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Stealing Lumby    by Gail R. Fraser order for
Stealing Lumby
by Gail R. Fraser
Order:  USA  Can
Yorkville, 2006 (2006)
* *   Reviewed by Mary Ann Smyth

If you've read Lumby Lines by Gail R. Fraser, you're in for a treat. If not, get with the program.

Stealing Lumby, second in the Lumby series, is as delightful as the first. The series has been declared a rival to Jan Karon's Mitford books. I beg to differ. Fraser's books have no rival. Where else will you find a moose wandering around a village with a folding deck chair enmeshed in his rack? Or an appropriately attired statue of a pelican appearing out of the mist at village events? I loved the blind horse being ridden by its elderly, almost blind owner. And how about the Moo Moo Iditerod?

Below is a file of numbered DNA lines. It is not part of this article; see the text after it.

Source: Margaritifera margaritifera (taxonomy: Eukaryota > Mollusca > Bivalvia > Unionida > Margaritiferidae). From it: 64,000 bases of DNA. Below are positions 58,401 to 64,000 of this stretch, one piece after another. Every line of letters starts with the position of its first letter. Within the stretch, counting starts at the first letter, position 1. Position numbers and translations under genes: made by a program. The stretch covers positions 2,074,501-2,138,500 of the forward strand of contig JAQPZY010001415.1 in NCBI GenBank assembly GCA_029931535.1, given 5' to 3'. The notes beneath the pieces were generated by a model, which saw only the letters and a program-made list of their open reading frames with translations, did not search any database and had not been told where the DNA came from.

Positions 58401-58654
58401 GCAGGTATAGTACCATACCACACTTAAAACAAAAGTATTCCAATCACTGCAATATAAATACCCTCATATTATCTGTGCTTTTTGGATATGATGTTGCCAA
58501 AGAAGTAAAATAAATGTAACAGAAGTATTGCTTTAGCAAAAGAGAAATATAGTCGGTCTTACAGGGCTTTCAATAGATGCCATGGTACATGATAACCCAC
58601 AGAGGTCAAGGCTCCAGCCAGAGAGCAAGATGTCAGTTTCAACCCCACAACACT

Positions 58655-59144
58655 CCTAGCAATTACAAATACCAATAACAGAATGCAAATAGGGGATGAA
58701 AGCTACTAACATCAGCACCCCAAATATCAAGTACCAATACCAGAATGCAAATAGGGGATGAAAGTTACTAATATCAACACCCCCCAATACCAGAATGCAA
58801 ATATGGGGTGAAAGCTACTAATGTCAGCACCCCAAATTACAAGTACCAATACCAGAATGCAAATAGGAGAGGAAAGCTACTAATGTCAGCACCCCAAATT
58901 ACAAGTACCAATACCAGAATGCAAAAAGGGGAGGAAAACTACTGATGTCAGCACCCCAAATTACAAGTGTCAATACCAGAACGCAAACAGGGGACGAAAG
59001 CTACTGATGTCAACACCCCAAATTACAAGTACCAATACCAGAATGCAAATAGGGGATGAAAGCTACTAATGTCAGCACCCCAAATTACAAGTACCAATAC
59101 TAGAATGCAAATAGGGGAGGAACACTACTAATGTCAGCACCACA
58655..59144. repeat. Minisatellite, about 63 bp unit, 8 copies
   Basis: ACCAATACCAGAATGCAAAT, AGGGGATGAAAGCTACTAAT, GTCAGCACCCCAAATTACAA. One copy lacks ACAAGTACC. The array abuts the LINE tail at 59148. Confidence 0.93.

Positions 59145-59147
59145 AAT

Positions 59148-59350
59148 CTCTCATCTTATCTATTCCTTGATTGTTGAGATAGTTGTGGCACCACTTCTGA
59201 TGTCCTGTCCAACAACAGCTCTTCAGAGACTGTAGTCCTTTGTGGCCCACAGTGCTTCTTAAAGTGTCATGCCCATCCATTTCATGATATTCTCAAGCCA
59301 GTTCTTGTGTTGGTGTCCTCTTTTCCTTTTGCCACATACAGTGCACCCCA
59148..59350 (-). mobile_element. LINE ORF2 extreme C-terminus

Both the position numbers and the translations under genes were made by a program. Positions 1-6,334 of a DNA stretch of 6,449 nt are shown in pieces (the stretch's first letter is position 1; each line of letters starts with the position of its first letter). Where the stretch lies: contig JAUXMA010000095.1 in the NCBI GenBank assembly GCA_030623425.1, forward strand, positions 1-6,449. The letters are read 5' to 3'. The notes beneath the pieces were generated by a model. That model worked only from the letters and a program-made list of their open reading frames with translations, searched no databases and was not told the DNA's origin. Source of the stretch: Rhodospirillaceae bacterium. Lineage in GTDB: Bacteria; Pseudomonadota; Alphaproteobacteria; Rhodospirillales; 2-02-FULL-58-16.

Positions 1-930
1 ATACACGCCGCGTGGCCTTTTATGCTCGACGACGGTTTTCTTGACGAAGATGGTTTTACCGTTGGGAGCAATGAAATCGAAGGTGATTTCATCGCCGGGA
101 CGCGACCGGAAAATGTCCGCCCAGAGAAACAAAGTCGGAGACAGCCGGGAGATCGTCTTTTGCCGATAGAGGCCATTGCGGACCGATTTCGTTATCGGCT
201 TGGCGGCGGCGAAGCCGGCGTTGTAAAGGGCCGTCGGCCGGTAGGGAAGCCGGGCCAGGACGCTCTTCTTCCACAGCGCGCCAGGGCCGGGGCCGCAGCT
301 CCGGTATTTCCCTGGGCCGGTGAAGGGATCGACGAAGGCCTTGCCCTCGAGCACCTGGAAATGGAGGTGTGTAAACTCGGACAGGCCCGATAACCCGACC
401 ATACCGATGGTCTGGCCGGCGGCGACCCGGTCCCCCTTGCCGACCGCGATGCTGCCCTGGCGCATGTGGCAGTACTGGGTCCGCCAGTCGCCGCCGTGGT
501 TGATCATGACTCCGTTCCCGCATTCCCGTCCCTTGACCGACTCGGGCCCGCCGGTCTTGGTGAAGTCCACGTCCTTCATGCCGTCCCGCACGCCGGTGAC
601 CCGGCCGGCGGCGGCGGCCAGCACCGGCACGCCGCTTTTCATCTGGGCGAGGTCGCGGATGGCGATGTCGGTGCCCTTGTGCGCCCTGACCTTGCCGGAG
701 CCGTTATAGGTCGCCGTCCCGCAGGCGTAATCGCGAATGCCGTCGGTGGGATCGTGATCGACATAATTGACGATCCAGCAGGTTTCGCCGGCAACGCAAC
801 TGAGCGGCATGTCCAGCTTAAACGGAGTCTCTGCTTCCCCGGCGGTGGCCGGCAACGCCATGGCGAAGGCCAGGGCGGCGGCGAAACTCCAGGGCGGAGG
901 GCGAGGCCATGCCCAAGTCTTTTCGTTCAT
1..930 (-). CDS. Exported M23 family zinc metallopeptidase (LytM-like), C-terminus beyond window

A famous painting is stolen from a shipment that was headed as a loaner to a London museum. Said painting of two barns in Lumby is reputed to be one of the finest examples of landscape painting ever done in the United States. The plot revolves around the artist and years gone by. The wonderful residents, who people this charming town somewhere in the Northwest, fill in the plot line with their own problems. Of course, problems do prevail. But it's fun to become a part of the village and listen in to their solutions some of which make one laugh out loud, while others are wise and knowing, and some are just plain crazy.

Which should make Stealing Lumby scamper to the top of your must-read list. After Lumby Lines, of course.

Note: This release has been delayed, as the series will now be published by Penguin NAL.

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